Insignia by S. J. Kincaid

Outside of reading, one of the greatest passions many geeks have is games.  I love to play video games and trading card games myself.  The library has a variety of books on different types of games that will help you learn how to be a better player, as well as gaming programs of all types for teens and children.  We also have a lot of good stories in the collection where a game of some type is an important element of the story.  One of recent titles that falls under this domain is Insignia by S. J. Kincaid.  Read my summary and review below of what happens when gaming is your greatest strength…and also your biggest weakness. 
 
It’s WWIII, but Tom Raines doesn’t really care.  Forced to follow along after his gambling father, Tom uses his superb gaming skills to win money and get them through another day.  He thinks it’s an incredible stroke of luck when he’s recruited by the military to be one of the teen Combatants fighting for the Indo-American forces, controlling ships in outer space, but all is not as it appears.  He finds that joining the combatants comes with a price: a neural processor put in his brain to make him hyper-intelligent and able to interface with the ships.  Tom reluctantly accepts, and is thrilled when the processor starts to make him into an ideal image of himself.  But will it be enough in an academy where everyone has the same processor, and is ruthless enough to do anything to win?
 
Fans of Ender’s Game will be attracted to the premise of this title.  Like that science fiction classic, Kincaid grounds the military and technological leaps with the character development of Tom and his friends. Tom’s key trait is that he can find the weakness in his opponent and will do anything to win.  There are times that this may be off-putting to the reader, but it also makes Tom’s growth as a character all the better when he realize others around him follow a different set of rules. What those rules are can be better or worse depending on the character and their rank in the military establishment. Tom has funny moments with his roommate Vik, difficulties dealing with Wyatt, the super programmer of his class, and can’t understand why Beamer wants to leave this life behind. The idea of a computer in your brain is pretty terrifying: Tom’s brain is hacked often enough that it becomes borderline routine, and seems to outweigh the benefits he gains from having the neural processor.  Add that into a world where corporations control everything and are really the ones running the war and the future is a terrifying thrill ride that is all too plausible. There are enough loose ends at the end of the first novel that readers will be eager to read the sequels.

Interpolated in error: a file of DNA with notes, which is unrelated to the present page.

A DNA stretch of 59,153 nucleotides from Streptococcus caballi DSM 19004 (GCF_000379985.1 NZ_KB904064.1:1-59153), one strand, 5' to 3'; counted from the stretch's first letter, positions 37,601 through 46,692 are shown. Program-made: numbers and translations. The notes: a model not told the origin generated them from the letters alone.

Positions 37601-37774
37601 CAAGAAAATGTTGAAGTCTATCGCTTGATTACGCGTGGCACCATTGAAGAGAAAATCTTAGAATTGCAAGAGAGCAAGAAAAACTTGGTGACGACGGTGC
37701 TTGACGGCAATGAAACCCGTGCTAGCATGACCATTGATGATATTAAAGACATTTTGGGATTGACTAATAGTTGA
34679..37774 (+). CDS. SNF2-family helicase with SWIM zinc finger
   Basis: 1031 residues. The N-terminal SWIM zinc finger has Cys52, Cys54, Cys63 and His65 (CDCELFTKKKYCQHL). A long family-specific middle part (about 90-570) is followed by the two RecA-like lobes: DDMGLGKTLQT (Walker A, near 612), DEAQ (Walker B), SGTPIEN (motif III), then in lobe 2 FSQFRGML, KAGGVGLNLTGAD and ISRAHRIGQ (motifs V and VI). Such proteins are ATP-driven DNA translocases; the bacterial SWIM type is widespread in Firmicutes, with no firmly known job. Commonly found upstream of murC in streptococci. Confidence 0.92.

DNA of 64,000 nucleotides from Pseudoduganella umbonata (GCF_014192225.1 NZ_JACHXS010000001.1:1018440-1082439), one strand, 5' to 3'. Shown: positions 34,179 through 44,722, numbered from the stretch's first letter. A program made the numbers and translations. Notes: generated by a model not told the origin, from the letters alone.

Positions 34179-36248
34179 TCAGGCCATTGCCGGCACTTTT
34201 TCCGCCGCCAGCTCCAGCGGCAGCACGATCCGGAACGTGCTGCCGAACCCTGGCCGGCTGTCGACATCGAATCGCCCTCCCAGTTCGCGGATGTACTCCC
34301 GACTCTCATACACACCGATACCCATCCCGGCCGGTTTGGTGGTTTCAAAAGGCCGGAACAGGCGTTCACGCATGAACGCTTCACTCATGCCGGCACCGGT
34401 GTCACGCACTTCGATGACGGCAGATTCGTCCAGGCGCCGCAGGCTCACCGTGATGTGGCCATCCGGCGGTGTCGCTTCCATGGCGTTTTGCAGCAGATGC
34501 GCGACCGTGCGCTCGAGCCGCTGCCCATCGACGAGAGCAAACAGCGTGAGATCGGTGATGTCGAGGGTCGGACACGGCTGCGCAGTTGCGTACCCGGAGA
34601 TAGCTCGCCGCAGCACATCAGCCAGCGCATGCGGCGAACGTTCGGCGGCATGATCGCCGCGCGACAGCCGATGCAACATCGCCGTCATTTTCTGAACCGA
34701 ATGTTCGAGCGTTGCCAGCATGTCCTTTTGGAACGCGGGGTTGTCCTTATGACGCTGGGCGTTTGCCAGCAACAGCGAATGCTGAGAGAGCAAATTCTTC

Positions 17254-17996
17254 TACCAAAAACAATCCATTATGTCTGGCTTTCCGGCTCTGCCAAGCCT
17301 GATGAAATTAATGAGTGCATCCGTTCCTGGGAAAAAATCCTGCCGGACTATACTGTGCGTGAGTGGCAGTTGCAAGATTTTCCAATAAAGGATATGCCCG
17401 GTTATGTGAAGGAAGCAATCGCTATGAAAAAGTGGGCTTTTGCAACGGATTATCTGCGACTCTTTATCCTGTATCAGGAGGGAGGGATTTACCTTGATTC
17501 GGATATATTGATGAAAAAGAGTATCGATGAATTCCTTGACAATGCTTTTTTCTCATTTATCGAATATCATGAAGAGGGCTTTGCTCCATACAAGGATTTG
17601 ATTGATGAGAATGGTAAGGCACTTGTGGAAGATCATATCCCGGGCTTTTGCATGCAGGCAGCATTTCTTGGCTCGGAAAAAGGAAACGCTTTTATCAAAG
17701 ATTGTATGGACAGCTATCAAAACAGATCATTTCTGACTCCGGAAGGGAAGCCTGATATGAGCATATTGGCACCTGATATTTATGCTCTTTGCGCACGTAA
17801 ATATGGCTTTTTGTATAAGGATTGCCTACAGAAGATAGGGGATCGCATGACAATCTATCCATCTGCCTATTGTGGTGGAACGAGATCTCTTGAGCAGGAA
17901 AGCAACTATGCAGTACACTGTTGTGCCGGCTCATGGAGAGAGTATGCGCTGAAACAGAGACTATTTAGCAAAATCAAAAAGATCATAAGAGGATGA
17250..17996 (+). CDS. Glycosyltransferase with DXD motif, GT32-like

Insignia is recommended for late teen readers.  Check it out at the MLK Library Teen Space or your local DC Public Library Branch today.  
 

--by Brandon Digwood